The police deserve praise for a step towards true racial understanding

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The Independent Online

It will, no doubt, be criticised by all the usual suspects. The publication of a Metropolitan Police handbook, Policing Diversity, which aims to ensure that police officers are sensitive to the differences between London's many ethnic and religious groups, will be mocked for its alleged "political correctness". Nor is that the only problem. When the idea for such a handbook first emerged, many community groups were themselves suspicious, wary of being pigeonholed and stereotyped.

It will, no doubt, be criticised by all the usual suspects. The publication of a Metropolitan Police handbook, Policing Diversity, which aims to ensure that police officers are sensitive to the differences between London's many ethnic and religious groups, will be mocked for its alleged "political correctness". Nor is that the only problem. When the idea for such a handbook first emerged, many community groups were themselves suspicious, wary of being pigeonholed and stereotyped.

As The Independent reports today, the new guide is wide-ranging, covering everything from how not to cause offence when beckoning to a Somali man, to complications caused by multiple Chinese names. There will be contentious passages, and there is no doubt that it is occasionally woolly in its tone, more sociological than practical in the solutions that it offers.

The handbook deserves a warm welcome, however - not least because of the spirit of humility in which it has been published. PC Jonathan Wilson, the 33-year-old author of the new handbook, admits that the prospect of mistakes leaves him "absolutely terrified"; the Met has in advance offered an "unreserved apology" to any who feel that their beliefs or customs have been unfairly represented.

All of which makes a magnificently refreshing change from the attitudes which have been prevalent until now. For years, the idea of seeking to understand other communities was considered to be an absolute no-no. There was a one-size-fits-all attitude to policing, where inflexibility towards those with an "un-British" approach was the rule. Even in recent years, there was an eagerness to be perceived as "colour-blind" - which in effect meant seeking to pretend that differences did not exist.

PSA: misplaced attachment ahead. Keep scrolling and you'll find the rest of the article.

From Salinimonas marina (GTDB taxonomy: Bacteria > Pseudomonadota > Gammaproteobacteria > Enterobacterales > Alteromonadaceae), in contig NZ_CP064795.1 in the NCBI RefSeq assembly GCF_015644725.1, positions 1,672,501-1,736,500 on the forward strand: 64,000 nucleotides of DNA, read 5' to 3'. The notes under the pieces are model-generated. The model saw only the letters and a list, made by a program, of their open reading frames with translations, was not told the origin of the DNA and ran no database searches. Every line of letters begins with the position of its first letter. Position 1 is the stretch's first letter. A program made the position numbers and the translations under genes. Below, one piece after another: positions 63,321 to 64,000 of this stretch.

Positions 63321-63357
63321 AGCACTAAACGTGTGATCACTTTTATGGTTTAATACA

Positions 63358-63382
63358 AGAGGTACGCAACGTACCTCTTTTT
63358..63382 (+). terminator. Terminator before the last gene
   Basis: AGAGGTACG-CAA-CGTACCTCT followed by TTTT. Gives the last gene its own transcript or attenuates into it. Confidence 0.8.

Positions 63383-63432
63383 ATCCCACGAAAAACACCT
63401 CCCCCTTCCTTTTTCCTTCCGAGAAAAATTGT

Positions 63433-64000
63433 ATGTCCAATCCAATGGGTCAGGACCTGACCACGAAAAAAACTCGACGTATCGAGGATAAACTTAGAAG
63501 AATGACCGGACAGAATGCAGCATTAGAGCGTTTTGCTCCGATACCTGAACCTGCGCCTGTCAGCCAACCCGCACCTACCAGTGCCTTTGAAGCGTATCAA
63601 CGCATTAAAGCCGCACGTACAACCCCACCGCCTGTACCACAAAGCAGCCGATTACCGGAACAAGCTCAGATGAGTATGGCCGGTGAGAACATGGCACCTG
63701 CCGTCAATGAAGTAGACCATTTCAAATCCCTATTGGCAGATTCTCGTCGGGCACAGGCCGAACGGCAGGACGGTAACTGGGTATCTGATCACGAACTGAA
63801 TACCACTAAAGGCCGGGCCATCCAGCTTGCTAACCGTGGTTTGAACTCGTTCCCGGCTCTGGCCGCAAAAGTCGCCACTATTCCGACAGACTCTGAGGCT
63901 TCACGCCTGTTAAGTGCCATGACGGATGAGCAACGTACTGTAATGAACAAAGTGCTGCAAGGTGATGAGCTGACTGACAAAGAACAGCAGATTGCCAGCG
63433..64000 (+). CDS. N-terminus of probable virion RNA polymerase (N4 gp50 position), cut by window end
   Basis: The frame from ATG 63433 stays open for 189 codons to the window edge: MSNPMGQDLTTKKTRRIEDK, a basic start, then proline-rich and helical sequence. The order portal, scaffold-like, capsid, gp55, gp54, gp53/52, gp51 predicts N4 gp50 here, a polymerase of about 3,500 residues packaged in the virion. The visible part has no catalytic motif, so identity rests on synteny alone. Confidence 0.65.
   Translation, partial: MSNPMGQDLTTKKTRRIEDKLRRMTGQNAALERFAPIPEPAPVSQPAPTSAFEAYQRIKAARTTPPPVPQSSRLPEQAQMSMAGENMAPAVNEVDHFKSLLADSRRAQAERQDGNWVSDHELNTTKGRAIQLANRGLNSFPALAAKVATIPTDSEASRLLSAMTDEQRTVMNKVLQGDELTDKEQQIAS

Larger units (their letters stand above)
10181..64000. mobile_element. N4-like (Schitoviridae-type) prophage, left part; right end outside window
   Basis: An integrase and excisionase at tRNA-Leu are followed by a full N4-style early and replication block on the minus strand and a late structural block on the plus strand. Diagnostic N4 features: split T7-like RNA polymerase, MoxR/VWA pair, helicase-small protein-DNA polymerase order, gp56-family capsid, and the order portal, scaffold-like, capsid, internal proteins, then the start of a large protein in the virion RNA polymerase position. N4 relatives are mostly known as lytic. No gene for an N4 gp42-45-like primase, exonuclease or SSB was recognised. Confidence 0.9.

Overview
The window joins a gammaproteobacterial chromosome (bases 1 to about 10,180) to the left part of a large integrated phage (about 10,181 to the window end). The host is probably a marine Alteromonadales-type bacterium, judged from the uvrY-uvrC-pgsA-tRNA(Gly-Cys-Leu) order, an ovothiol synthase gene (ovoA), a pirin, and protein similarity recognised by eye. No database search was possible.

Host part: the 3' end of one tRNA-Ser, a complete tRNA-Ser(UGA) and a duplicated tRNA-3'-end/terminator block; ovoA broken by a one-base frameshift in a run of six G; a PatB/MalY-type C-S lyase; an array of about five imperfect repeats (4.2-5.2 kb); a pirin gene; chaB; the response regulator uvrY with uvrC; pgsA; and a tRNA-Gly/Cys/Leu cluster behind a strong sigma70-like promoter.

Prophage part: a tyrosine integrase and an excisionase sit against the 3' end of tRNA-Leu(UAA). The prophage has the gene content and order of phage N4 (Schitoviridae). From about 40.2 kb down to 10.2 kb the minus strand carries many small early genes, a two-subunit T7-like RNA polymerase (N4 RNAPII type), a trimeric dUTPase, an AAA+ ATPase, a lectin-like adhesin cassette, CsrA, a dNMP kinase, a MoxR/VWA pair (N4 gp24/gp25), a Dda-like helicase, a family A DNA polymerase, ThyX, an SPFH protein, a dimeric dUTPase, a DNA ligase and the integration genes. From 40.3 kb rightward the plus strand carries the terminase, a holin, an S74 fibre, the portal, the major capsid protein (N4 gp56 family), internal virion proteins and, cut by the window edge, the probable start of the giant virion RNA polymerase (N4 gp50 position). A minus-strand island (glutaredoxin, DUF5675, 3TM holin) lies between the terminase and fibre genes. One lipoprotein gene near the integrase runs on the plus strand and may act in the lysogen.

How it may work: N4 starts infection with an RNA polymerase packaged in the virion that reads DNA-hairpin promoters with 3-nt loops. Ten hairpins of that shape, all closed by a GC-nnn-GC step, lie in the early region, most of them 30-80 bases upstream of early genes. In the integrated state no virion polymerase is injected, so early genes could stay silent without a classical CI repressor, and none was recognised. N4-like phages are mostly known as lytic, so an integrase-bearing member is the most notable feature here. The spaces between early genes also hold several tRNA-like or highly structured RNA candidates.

In the years following the publication of the highly critical Macpherson report, which addressed the institutional racism so vividly revealed by the Stephen Lawrence affair, many policemen have seemed like frozen rabbits in the headlights, worried that whatever they say or do may somehow put a racist foot wrong. The handbook, though it doubtless has some gaps, is courageous in its attempt at least to address the problems head-on.

The paradox is that the police, who have in the past so often seemed dangerously insensitive to the needs of different communities, may now be better equipped to handle difficulties than others - teachers, probation officers, social workers - for whom an awareness of different approaches may be equally important. Harry Fletcher of the Probation Officers' Association is thus right to describe the publication as "unique and cutting-edge".

The chairman of the Metropolitan Police Federation has been cautious in his response, talking of the "sense of frustration" that will be felt because of the complexity of the job that police must do. But this grudging approach should be left behind. It is important that the handbook should not be seen as implying weakness in police attitudes; on the contrary, it should be perceived as a positive asset.

In the weeks and months to come, we will certainly hear further complaints about alleged inaccuracies or stereotypes, and about an excess of zeal to please. So be it. But the Met has tried hard, in one of the most difficult areas of policing. Even now, it remains ready to change further. For that, it deserves warm praise.

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